Oddly, several correspondents have asked me to write my autobiography, unaware that they have been reading it. Any curious or amusing event from my life may fall into this space, eventually. True, the account is intermixed with my opinions, and general reflections, but that is the case in more conventional autobiographies. The individual chapters are sometimes short, but I compensate by the number of them.

There are stories which insist on being told in a certain order. Often that order is chronological, but novelists, even filmmakers, delight in playing with this. Historians are more strict, but then they are boring. Poets cannot help themselves: only balladeers ever stay on track, and Homer often nods, intentionally. I tell my own stories in the persona of an old man, jumbling the order of events, omitting necessary connectives, but generously supplying very fulsome repetitions.

Many years ago (note: autobiographical fragment approaching) I was sacked from a job I briefly held as a movie reviewer (in Bangkok). True enough, I knew nothing about movies, had watched only a few, and wouldn’t have thought of writing about them had I not been asked. It wasn’t my expertise that got me the assignment; rather my willingness to say “yes” on a lark. That is the journalist’s usual qualification.

I was sent to see some Italian movie, by some famous director with a name like Antinomianly. As later I learned, it involved flashbacks. It was almost what you’d call an “art movie” — you know, sort of European. There were subtitles in English, perhaps, but nobody warned me about the technique. A female lead was, I now think, portrayed at three different ages. I took her to be three different people. I took the whole film to be one continuous narrative roll — forward when it moved mostly backward. This produced in my mind a most intricate plot, which I had much trouble expounding. But I went about the task manfully enough. Newspapers being what they are, it was all printed.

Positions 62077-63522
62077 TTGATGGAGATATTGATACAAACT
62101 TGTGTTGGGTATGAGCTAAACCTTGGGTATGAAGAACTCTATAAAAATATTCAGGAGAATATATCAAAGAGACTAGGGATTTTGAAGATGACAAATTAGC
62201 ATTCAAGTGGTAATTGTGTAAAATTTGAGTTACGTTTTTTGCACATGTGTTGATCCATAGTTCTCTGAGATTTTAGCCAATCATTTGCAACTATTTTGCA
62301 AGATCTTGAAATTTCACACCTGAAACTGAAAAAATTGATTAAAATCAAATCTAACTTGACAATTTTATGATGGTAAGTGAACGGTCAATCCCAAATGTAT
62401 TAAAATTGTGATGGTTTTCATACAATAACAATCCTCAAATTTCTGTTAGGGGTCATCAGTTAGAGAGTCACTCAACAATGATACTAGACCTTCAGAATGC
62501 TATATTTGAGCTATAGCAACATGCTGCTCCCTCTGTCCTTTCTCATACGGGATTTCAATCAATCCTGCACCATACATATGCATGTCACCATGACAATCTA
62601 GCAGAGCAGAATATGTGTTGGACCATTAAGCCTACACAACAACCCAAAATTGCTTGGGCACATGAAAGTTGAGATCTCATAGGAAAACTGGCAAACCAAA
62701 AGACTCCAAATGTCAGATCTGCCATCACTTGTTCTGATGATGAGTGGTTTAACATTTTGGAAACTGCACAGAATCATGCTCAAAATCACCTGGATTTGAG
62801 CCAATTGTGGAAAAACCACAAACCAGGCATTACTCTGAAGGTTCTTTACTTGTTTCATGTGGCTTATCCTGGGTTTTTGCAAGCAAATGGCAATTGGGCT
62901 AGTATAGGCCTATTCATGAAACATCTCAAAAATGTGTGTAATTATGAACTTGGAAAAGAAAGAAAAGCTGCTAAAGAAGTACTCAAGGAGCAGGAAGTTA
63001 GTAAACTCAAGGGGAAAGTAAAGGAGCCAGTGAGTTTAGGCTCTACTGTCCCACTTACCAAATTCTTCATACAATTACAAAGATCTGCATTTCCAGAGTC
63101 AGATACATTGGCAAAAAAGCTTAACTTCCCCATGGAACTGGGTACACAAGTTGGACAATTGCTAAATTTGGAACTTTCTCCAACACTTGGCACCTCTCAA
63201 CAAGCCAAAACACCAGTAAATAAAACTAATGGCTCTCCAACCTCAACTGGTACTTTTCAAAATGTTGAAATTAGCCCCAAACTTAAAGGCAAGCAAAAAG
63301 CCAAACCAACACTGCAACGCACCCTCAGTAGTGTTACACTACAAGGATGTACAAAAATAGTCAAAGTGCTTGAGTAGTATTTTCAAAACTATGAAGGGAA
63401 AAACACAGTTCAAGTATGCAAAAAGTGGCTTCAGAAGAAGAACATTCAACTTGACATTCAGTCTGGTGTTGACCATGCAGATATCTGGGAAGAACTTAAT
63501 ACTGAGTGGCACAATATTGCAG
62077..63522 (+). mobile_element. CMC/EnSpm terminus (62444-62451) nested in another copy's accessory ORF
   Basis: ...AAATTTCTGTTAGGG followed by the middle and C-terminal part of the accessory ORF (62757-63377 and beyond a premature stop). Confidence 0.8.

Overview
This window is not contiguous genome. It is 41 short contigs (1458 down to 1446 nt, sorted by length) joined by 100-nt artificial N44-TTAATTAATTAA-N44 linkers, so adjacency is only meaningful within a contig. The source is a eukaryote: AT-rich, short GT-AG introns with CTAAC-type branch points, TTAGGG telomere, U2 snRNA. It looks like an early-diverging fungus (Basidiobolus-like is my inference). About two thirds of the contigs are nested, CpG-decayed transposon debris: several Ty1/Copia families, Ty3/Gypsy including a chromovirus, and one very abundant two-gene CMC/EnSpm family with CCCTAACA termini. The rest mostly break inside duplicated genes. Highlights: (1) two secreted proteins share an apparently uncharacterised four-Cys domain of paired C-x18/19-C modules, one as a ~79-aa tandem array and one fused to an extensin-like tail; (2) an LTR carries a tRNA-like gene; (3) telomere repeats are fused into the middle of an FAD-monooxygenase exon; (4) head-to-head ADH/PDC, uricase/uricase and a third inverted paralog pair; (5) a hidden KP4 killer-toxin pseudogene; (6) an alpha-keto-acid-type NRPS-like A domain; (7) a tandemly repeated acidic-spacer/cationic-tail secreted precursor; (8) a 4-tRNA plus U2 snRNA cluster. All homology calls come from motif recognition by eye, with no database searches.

A friend, himself a filmmaker, reading my piece, said that even though he hadn’t seen the film, he could tell I had written nonsense. “Not even an Italian could have made such a movie.”

His remark was prophetic. The next day, in the rival newspaper, a movie reviewer named Bernard Trink devoted his space to mocking my review. He advanced the theory that I was on drugs, which had caused brain damage. He left no doubt that I was a fool. The same day, my own editor decided, in light of that and a few other complaints, to assign someone else to the beat.

Ah, now I remember: the director’s name was Antonioni. Thinking he might be amused, I found his address, and sent him copies of both my review, and Mr Trink’s methodical demolition of it.

Months later, I received a reply. In elegant English, this Antonioni thanked me for forwarding the clippings. And then, with wry mischief aforethought, he added: “Congratulations, Mr Warren! You are the only reviewer in the whole world who understood my film.”

Of course, I contrived to bring this to everyone’s attention.


Now, that was an exceptionally self-indulgent little anecdote. And gentle reader will see, it comes in no particular order. My whole life seems like that, when I look back. Lots of things happened, but in no particular order. I must not misrepresent them by creating some specious narrative into which all the pieces might somehow fit. This would only increase the confusion. Someone might write in the next day, showing I’d misunderstood the plot.

Had I more time, I might dig out the title of the film, and like information. One wants to get the smaller details right. But not today. You see, it is my birthday. The whole morning was already lost to Shakespeare class, and I have errands to run this afternoon. Moreover, there are some lads prepared to drink with me in a public bar, as the afternoon evolves into evening. So gentle reader must take this Idlepost as it stands. For already I am feeling thirsty.

Sixty-two pints for sixty-two years?

Maybe just half-pints at my age.